Relax, close your eyes and drift back to the sixth grade. You surely remember those carefree days of middle school dances, eating lunch alone when your BFF was sick and worrying the bean burrito your mom made you eat would “reappear” during that quiet moment in English class. Imagine what your classmates looked like in those pre-teen days. With the rare exception of premature hormones and vertically challenged victims of unfair chromosomes, everyone looked pretty much the same. Skinny legs, no hips and average size feet were standard for everyone. Classes were crowded due to underfunded public schools, but tightly placed desks only meant that maybe that cute person that sat at the back of social studies just might have to glide by you close enough to brush gently against your shoulder. Sigh, the memories of the smells of gym socks, peanut butter and Tic Tacs come flooding back.
Fast forward to college. Classes are still crowded but the scenery is vastly different. Football and track practice are long forgotten, hormones have wreaked their havoc and years of drive thu windows have taken their toll. Body shapes are as varied as iPod playlists and most people are least double the size of that sixth grader they once were. So why is it when you discover your Psychology 200 class in Godby 136 you find those same desks that you so easily slid into during sixth grade are crammed in tight rows? As you turn sideways, suck up the middle parts and hold your backpack above your head to wiggle your way to the only empty desk in the back row, you desperately hope you don’t knock a laptop to the floor or pass gas in someone’s face.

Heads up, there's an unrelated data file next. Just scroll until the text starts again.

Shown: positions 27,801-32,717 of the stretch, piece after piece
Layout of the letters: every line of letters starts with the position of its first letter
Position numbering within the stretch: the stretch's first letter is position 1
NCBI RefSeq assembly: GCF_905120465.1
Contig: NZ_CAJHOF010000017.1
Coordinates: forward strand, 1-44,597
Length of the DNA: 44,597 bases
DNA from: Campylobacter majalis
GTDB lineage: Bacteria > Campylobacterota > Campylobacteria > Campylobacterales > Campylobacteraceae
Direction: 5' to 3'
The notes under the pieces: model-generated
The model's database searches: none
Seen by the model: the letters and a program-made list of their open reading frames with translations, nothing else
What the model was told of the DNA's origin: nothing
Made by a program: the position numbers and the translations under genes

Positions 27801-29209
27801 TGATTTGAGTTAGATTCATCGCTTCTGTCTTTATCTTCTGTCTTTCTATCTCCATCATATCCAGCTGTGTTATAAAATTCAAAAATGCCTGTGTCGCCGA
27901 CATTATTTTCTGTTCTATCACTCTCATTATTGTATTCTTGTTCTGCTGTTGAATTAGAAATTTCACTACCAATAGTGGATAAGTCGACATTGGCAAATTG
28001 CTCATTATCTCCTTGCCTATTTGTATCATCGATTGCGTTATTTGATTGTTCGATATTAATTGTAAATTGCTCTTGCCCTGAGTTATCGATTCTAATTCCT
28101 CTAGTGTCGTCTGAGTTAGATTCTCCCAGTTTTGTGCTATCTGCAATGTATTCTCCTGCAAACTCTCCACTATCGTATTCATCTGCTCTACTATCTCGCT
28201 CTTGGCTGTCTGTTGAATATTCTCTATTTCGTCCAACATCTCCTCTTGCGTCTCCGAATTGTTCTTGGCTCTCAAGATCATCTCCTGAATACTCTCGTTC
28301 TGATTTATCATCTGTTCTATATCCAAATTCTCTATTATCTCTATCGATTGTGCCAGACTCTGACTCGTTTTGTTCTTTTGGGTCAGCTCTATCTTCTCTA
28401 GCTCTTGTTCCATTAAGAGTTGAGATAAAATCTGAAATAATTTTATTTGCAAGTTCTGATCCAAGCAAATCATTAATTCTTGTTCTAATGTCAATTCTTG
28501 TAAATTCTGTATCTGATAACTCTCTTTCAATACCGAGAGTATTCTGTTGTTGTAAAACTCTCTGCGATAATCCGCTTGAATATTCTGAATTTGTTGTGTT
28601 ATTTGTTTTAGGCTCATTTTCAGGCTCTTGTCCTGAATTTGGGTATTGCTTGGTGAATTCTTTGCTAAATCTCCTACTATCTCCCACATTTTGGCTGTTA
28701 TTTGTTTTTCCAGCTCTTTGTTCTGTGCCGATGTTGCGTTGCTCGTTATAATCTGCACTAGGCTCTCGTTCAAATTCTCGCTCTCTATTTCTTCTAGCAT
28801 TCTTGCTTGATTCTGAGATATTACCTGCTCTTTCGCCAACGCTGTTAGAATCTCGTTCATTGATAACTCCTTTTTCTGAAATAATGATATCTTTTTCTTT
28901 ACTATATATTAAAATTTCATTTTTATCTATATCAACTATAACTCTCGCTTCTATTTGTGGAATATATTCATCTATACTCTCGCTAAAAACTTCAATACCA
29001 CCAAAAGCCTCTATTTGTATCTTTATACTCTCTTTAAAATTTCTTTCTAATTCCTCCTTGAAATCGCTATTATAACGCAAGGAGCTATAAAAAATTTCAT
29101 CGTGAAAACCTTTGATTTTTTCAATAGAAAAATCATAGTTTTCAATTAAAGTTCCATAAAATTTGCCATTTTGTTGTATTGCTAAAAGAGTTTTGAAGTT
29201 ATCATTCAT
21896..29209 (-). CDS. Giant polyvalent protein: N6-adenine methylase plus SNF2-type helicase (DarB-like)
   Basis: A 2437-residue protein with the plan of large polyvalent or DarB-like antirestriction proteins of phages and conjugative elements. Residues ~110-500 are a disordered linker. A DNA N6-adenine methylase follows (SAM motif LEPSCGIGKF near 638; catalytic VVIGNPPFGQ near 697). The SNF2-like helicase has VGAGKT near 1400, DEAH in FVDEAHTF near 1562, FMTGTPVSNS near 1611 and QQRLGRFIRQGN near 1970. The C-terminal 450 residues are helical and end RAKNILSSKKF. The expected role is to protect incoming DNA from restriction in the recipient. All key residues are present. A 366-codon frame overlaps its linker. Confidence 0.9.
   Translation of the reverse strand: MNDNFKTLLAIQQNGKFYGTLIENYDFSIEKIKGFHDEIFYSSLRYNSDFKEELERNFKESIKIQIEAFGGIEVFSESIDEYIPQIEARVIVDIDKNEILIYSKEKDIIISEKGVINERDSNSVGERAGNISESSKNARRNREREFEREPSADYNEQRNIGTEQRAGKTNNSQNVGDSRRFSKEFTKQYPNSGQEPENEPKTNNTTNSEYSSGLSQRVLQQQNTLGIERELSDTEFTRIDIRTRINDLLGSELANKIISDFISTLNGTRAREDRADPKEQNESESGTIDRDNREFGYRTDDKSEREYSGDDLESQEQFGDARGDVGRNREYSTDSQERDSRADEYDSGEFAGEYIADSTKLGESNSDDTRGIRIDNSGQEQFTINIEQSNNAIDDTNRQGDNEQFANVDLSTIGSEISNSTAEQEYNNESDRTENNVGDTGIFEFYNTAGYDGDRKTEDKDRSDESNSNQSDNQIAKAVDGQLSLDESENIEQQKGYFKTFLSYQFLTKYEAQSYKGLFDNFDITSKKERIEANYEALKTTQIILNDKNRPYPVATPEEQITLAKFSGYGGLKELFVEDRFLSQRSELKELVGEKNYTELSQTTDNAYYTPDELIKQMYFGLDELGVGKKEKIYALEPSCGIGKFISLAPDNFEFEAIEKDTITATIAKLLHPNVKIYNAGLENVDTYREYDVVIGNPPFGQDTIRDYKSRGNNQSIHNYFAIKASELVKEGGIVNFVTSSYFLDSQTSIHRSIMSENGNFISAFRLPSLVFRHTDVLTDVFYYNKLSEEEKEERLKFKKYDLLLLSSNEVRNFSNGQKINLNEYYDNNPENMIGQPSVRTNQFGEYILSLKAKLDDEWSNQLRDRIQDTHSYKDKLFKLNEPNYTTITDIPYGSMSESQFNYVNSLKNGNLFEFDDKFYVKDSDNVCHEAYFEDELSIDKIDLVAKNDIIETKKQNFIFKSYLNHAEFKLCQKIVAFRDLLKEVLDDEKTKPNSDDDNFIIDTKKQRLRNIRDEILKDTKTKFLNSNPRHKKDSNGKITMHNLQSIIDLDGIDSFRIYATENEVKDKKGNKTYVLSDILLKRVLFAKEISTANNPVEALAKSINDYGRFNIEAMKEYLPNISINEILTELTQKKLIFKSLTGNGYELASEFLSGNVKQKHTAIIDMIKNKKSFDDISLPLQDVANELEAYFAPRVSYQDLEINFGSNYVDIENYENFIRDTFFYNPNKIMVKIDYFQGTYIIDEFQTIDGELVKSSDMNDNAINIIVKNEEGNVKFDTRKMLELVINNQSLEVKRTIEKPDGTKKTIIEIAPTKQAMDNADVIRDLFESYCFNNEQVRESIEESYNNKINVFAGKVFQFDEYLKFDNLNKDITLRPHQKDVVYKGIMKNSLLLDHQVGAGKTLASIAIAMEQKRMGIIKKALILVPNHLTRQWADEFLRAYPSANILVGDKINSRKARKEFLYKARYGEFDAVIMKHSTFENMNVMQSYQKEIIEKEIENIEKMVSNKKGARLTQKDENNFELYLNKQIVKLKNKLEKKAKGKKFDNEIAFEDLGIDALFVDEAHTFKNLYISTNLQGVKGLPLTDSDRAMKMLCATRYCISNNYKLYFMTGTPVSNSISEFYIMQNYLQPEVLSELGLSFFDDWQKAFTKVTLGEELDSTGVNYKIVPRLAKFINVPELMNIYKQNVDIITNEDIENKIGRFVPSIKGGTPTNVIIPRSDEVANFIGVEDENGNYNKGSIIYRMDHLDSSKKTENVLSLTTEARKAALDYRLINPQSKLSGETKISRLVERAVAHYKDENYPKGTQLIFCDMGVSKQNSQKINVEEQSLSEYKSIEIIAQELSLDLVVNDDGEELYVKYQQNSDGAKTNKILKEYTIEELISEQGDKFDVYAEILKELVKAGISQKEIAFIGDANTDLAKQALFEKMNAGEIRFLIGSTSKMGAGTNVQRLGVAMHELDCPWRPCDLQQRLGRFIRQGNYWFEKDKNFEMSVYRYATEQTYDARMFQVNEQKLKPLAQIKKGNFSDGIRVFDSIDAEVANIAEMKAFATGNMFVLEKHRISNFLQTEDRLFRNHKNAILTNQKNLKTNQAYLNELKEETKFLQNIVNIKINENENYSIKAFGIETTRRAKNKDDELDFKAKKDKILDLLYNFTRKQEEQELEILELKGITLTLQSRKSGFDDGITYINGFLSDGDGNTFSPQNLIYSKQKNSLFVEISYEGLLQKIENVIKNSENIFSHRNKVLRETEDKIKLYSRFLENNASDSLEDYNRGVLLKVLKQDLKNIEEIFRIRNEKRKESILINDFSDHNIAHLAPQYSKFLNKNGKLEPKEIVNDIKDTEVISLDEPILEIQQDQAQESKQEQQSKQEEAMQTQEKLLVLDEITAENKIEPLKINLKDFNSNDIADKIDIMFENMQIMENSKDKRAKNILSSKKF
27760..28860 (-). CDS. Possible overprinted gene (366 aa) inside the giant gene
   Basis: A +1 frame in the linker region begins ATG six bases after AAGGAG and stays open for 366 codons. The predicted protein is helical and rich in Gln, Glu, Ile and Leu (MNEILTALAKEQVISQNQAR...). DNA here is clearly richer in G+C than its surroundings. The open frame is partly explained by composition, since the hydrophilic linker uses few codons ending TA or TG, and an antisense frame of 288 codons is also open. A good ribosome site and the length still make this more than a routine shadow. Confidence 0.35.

Contorting your body to fit in the desk is only the initial challenge. Try removing your jacket and finding a place for your bag in a microspace you occupy for fifty minutes. Then, where do your feet go? Each shift to find a better position creates a tremor of earthquake proportions in the desk just millimeters in front of you. The occupant of said seat gives a half glance (glare?) backwards and repositions in response. This sets off a chain reaction that only ends at the front of the room where the instructor is relieved to notice that row is now awake and temporarily attentive. The scenario repeats across the room until class ends and the extrication from the desks can begin.
What’s up with this?
Those who beat the drum for the rights of college students everywhere need to take on the cause of all those who suffer from “Tight Desk Syndrome.” Tiny desks and too many in a classroom is a conflict of college campuses everywhere. Don’t let the experts downplay the problem as just the result of too many cheeseburgers and not enough Stairmaster! Salads and exercise bikes will not make feet smaller, legs shorter and clothes cleaner. Diets will not make crowded classrooms smell better and exercise will not reduce the number of desks in those classrooms. Students need to argue for bigger and fewer desks and retain their rights to consume buffalo wings every day and wash their clothes between semesters: we are entitled to rush in to class seconds before the teacher and glide gracefully to their seat without fear of deep personal embarrassment.
Personal space is a basic human right and violations can prove damaging to both academic and social futures. It’s hard to concentrate on a lecture when the person sitting just inches to your right slept under a chicken coop in the same clothes they had on in class on Friday. An extra twelve inches would vastly improve your concentration as opposed to keeping your breakfast down where it belongs.
Until funding appears for bigger classrooms and desks, all students must band together for everyone’s comfort. Please lay off the garlic, wash your clothes more often and get to class earlier if you are inclined to be clumsy. The future of education may depend on the eventual erradication of Tight Desk Syndrome.